Suzanne Collins – Catching Fire and Mockingjay


Author: Suzanne Collins

Series: The Hunger Games trilogy
Titles: Catching Fire/Mockingjay
Published: September 2009/August 2010
Publisher: Scholastic
Length: 391/390 pages
Genre: Dystopian scifi
Target age: Young adult
Why I picked it up: So many people have been raving about it, I felt like something had passed me by when Mockingjay was released so I bought a boxed set of the trilogy
Rating: 3 stars/2 stars
Buy: Chapters | Barnes and Noble | Check your local bookstore!
Related: The Hunger Games review

I am sad that I have so many negative things to say. To see an author put out a fantastic book followed by a good book followed by a terrible book is very sad to see. Let me be upfront: This review is going to be full of nothing but complaints. The reason is, I’ve been paying far more attention to authorial choices, if you will, when I read and these two novels made it very easy for me to see something and think ‘Why would she make that choice?!’ I wasn’t quite so frustrated with the two books while I was reading them, merely annoyed. I was somewhat disappointed in the ending, but the feeling grew as I thought of more and more things I didn’t like. I would still recommend the trilogy as a whole. Read the books, just don’t get your hopes up for a satisfying conclusion.
CATCHING FIRE SPOILERS AHEAD
My first and only point is more of an observance rather than an objection. I wasn’t anticipating the premise of the second book at all. I was fully prepared to follow Katniss as she mentored a girl for the next Hunger Games. I should have known better than to think it would be something like that, but I definitely wasn’t expecting to find her and Peeta back in the arena. I was so surprised by that at first, I didn’t have time to groan about it. But, it turned out to be a much more interesting story than I could have expected. Not quite as exciting as their first time around in the arena, but still a good read.

MOCKINGJAY SPOILERS AHEAD

 

It’s easy to screw up death scenes. But sometimes they’re just so blatantly bad you wonder how come nobody noticed. An author should make an effort to make the reader feel some sort of emotion when a character dies. Two deaths happened that should have made feel something but neither did. Finnick’s death was so poorly portrayed I read past it a few pages and then thought ‘Wait, I think Finnick just died back there’ and I had to go back. Finnick was my favourite character and if he had to die, he deserved a much better death. I didn’t like how Annie was shown dealing with his death, it didn’t seem to fit her character at all. And Prim’s death…ooh, that just infuriated me. Poorly executed scene. Unemotional. Who cares. Ultimately had little affect on the story. Her death could have been handled far, far better and actually served some purpose to the plot instead of just ‘Oh, it’ll be sad if we kill off the cute little sister.’ Gahh.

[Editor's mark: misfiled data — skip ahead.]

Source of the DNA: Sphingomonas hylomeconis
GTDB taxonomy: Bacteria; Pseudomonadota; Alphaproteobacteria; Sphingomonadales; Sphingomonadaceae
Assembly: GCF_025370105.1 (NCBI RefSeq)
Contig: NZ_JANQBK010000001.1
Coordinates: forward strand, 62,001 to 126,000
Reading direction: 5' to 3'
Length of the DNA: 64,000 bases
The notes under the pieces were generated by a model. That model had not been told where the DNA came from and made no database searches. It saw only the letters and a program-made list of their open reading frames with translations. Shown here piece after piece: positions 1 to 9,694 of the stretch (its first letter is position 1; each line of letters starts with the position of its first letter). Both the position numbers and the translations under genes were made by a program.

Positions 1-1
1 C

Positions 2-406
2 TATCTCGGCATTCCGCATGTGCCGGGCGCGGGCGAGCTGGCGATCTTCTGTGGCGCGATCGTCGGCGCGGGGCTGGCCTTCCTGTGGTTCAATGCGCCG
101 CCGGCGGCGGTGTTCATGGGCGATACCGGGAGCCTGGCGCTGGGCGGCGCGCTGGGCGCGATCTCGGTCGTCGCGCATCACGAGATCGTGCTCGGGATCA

My complaints about how Peeta was handled tie in with my complaints about how the romance was dealt with. One of my notes for this post reads: ‘Lack of Peeta/hooking up with Peeta at the end/lack of support for Katniss’ choice FUUUUU PEETA.’ It’s not Peeta’s fault that he had to play such a terrible role, though. I feel bad for him. I don’t think Peeta was present enough in the story for being such a crucial character, but I’m not sure if that’s a valid criticism or just my own personal preference. Earlier in the trilogy, I felt like there could be something between Peeta and Katniss. That vanished in Mockingjay but somehow the two have no problems reconnecting and picking up their ‘love’ despite everything that did/didn’t happen between them in the final book.
Perhaps the most shocking/disturbing thing to me was the decision to hold a final Hunger Game, a decision which was decided ultimately by Katniss. That was a true WTF moment for me. It was such a quickly decided thing, with no little explanation and no actual impact on the story. It was just ‘Yeah, sure, let’s hold one more.’ No! No! I want to know why, I want to know more about that, that’s such a huge decision! But it wasn’t, it was totally played down in the novel. Maybe it was just me, but I don’t understand why Collins would include something like that if she was just going to sweep over it.
Those are my biggest issues with the conclusion of The Hunger Games trilogy…other things include there being too many dull passages, cheap tricks (like knocking out the protagonist for the climax. I find that so irritating, I understand why an author might do that, but it feels like an easy way out) and the epilogue (Katniss just settles down and has kids and everything? What a disappointing message. I think the story would have a much better impact if Katniss had been destroyed by her whole ordeal but I like my stories bleak).

I couldn’t resist looking on Amazon to see if I was the only reader so frustrated with this conclusion. Apparently the opinion is split, the two most helpful reviews when I looked are a five star review and a one star review. For a lengthier, more eloquently written review (the review took the words straight from my mouth, if I could have said them as well :P), I’d actually recommend this. I found myself nodding and muttering yes as i read it. I wish I didn’t have to feel this way about Mockingjay. It’s a tragedy to see a story fall apart in just three books.